Vote ‘Yes’ for Transit You can Depend On

San Francisco's major advocacy groups make a final pitch for funding Muni

The J Church from 2018. Photo: Wikimedia Commons
The J Church from 2018. Photo: Wikimedia Commons

Imagine a city where parents feel comfortable letting their kids bike, walk or take transit to school. Where morning commuters don’t have to budget an additional thirty minutes just in case their train breaks down in the subway. Where not one more grandmother is killed by traffic violence.

On June 7, San Franciscans have an opportunity to vote ‘yes’ on Proposition A for a faster, more reliable transit system and safer streets for walking, biking, and rolling. It would dedicate $286 million to modernize our aging transportation system, prevent infamous subway breakdowns, and support Muni’s conversion to clean, zero-emissions buses. It will also dedicate $114 million to life-saving traffic safety projects on San Francisco’s most dangerous streets, many of which are located in the city’s low-income and Black, Indigenous, People of Color (BIPOC) communities such as the Tenderloin, Chinatown, and the Bayview. These formerly redlined neighborhoods were torn apart to accommodate faster car traffic on streets and freeways that bisect their communities. As a result, people in these communities are more likely to die of traffic-related crashes and face higher rates of asthma, cancer, and cardiovascular disease due to poor air quality. In fact, there are more than 80 miles of high-injury streets in San Francisco that have yet to receive comprehensive safety fixes.

That’s why Proposition A is also an investment in a sustainable and equitable future. Biking, walking, and transit represent one out of every two trips taken in San Francisco, but less than one percent of all GHG emissions. Despite that, transportation accounts for 47 percent of San Francisco’s emissions, largely driven by personal car use. Lack of community-led transit investment means people in communities like the Bayview and Excelsior – which contain more low-income and minority households on average than the city as a whole – are forced to either pay additional transportation costs in time via an extremely long commute or money from owning and maintaining a car.

When our streets aren’t safe for walking, biking, and rolling and our buses and trains continue to be hindered by congestion from private vehicles, it is lower-income residents, seniors, Black, Indigenous, people of color, and transit-dependent riders who are disproportionately burdened. To meet our climate and equity goals, we have to double the number of low-carbon trips by 2030 and prioritize transit reliability and street safety in our most vulnerable communities. Prop A would help make these goals a reality while reducing traffic congestion for people who still need to drive.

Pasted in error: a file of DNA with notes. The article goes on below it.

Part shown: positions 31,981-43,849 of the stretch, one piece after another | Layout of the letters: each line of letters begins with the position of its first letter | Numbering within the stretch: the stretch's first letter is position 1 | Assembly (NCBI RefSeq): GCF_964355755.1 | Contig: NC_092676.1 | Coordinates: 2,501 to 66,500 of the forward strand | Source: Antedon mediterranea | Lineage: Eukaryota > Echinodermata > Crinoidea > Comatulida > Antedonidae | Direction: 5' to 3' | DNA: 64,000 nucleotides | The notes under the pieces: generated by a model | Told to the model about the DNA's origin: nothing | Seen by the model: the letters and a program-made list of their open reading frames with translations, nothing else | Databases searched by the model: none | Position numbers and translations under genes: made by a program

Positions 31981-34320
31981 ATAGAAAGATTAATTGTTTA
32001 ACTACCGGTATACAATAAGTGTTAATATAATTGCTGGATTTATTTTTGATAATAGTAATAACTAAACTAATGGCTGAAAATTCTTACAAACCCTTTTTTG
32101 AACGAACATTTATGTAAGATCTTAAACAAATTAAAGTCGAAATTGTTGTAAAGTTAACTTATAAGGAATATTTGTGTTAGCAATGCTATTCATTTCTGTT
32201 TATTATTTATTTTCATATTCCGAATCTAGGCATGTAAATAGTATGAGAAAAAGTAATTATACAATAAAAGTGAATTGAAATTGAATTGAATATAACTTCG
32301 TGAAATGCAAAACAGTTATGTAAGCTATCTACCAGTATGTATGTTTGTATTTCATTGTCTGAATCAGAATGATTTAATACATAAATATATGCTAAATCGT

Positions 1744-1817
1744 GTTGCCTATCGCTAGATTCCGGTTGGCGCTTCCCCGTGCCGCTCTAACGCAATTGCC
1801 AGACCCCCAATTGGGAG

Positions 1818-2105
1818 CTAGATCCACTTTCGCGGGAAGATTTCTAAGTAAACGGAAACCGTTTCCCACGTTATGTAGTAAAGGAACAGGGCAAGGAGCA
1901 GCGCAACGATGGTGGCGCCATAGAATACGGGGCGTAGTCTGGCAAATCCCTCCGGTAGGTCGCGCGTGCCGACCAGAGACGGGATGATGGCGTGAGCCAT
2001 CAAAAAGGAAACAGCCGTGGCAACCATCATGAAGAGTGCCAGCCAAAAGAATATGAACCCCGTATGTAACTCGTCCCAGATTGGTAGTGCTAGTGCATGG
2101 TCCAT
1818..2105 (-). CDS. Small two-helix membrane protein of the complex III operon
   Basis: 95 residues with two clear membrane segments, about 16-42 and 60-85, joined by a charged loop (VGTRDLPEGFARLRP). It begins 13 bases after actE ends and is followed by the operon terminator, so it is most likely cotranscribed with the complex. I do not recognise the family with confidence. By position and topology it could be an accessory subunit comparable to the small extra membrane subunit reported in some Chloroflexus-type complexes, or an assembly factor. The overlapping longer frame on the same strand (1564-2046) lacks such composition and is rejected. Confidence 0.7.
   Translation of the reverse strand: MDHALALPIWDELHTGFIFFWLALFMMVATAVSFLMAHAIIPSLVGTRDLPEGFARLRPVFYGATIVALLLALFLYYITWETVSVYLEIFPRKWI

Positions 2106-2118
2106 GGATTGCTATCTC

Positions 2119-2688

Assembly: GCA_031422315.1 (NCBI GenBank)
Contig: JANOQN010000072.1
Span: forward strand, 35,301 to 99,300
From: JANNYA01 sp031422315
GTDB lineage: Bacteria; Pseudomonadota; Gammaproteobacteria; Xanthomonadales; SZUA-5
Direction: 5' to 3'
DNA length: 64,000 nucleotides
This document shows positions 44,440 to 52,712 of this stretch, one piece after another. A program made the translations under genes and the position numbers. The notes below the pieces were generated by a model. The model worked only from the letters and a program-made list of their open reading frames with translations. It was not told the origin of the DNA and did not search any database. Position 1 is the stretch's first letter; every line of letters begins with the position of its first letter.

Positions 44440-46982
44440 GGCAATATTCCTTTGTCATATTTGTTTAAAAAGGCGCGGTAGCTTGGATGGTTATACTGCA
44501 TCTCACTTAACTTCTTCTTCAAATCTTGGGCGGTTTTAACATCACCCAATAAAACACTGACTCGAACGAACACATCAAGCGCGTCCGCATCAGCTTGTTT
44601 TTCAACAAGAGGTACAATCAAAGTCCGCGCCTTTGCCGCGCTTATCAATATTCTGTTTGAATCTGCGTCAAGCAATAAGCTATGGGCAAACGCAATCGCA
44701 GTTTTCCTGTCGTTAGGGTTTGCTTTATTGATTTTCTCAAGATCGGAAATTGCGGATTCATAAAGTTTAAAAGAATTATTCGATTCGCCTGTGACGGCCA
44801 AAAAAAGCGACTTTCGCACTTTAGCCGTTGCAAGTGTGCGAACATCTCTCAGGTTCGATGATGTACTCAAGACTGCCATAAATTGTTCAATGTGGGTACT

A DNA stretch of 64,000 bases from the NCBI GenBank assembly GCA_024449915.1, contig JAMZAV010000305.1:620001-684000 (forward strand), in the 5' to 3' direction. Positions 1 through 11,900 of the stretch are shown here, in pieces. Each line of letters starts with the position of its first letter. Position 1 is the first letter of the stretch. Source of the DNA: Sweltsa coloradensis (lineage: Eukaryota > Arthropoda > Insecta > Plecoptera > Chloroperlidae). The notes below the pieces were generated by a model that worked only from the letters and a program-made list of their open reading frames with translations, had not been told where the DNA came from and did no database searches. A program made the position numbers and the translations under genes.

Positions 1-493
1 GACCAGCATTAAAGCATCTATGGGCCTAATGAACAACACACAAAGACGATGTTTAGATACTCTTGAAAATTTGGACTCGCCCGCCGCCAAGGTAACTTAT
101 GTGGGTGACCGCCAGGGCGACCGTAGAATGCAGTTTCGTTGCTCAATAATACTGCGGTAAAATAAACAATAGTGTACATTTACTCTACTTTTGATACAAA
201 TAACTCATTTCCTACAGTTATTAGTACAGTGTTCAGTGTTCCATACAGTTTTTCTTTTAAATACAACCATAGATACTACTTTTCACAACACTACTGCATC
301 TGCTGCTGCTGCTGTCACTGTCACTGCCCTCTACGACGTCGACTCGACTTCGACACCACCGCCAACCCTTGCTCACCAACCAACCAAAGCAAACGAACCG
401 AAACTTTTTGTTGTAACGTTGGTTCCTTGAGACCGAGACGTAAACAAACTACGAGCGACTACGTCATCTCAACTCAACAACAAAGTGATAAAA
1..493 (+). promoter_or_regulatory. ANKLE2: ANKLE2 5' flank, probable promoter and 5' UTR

One of the biggest concerns we hear from people about Proposition A is that due to the pandemic, we shouldn’t be investing in our public transportation system. As organizations that collectively represent the over 332,000 people that still bike, walk and take transit every day in San Francisco, it’s important to push back on this critique. Even as travel patterns have changed during the pandemic, transit, biking, and walking still provide vital connections to our communities, our libraries, our grocery stores and our schools. As we recover from the pandemic, that need will only grow. In fact, several studies have suggested that working from home may actually increase overall travel as people swap a routine downtown commute for more ad-hoc shopping and social trips closer to home.

The other concern we often hear relates to making sure our taxpayer money is spent well. The good news is that Proposition A would not raise taxes because it is funded out of the city’s existing bond program. Also, to ensure accountability, the spending of GO bond revenue will be overseen by an independent Citizens’ Oversight Committee. In addition, all GO Bond funds are subject to approval by the Board of Supervisors. The projects funded in Proposition A come directly from the will of voters, who have repeatedly stated that safe street and Muni reliability investments are their top priorities. Prop A also makes the city competitive in winning hundreds of millions of dollars in additional funding for these priorities from new state and federal sources, such as the Biden Administration’s Infrastructure Investment and Jobs Act.

San Francisco will never be the same post-pandemic, but as we look to the future, a revitalized, sustainable transportation system that ensures a safe, reliable trip for all San Franciscans is essential. Vote ‘yes’ on Proposition A on June 7th.

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Zack Deutsch-Gross is the Policy and Community Investments Director at San Francisco Transit Riders, Jodie Medeiros is the Executive Director of Walk San Francisco, Janelle Wong is the Executive Director of the San Francisco Bicycle Coalition

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Commentary: Proposition G and the Vision of the City

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Editor’s note: Jason Henderson, a geography professor at San Francisco State University who writes about the politics of mobility, explains why he’s voting against Proposition G on November 2. We’ve invited the Yes on G side to write an op-ed and hope to publish it soon. A lot of well-meaning people are leaning towards voting […]